Author(s): Deligianni DD, Katsala ND, Koutsoukos PG, Missirlis YF
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Abstract Initial attachment of osteoblast cells and mineralization phenomena are generally enhanced on rough, sandblasted substrata. In the present work the effect of surface roughness of hydroxyapatite (HA) on human bone marrow cell response was investigated. Human bone marrow cells were plated onto HA disc-shaped pellets, prepared from synthetic HA powder. The pellets were sintered and polished with SiC paper 180-, 600- and 1200-grit, resulting in three surface roughness grades. Cell adhesion, proliferation and differentiation (evaluated with the expression of ALP activity) were determined following various incubation periods. Cell detachment strength was determined as the shear stress required to detach a given quantity of the adherent cells from the different substrata, using a rotating disc device that applied a linear range of shear stresses to the cells. The cells attached and grew faster on culture plastic in comparison with HA. No statistically significant differences were observed in the expression of ALP activity on all three HA surfaces and culture plastic. Cell adhesion, proliferation and detachment strength were surface roughness sensitive and increased as the roughness of HA increased. The percentage of the adherent cells decreased in a sigmoidal mode as a function of the applied shear stress. In conclusion, surface roughness of HA generally improved the short- and longer-term response of bone marrow cells in vitro. This behavior could be explained by the selective adsorption of serum proteins.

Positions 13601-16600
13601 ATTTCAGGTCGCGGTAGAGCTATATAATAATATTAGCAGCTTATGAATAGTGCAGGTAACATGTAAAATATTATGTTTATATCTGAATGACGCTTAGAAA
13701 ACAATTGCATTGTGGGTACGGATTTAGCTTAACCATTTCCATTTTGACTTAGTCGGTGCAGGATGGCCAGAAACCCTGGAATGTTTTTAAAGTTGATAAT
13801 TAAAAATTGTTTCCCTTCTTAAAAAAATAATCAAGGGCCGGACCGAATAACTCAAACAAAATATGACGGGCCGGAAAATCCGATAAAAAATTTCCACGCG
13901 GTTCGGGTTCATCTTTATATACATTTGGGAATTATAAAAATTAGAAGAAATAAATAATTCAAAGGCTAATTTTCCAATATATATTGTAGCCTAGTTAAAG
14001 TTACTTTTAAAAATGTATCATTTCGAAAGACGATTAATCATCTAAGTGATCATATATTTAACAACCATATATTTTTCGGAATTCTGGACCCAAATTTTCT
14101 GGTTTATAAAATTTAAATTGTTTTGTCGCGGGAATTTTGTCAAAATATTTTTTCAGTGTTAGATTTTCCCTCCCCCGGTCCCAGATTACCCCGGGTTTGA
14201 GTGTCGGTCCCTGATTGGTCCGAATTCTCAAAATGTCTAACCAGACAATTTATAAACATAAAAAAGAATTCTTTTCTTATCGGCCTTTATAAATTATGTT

This article was published in Biomaterials
and referenced in Journal of Bioequivalence & Bioavailability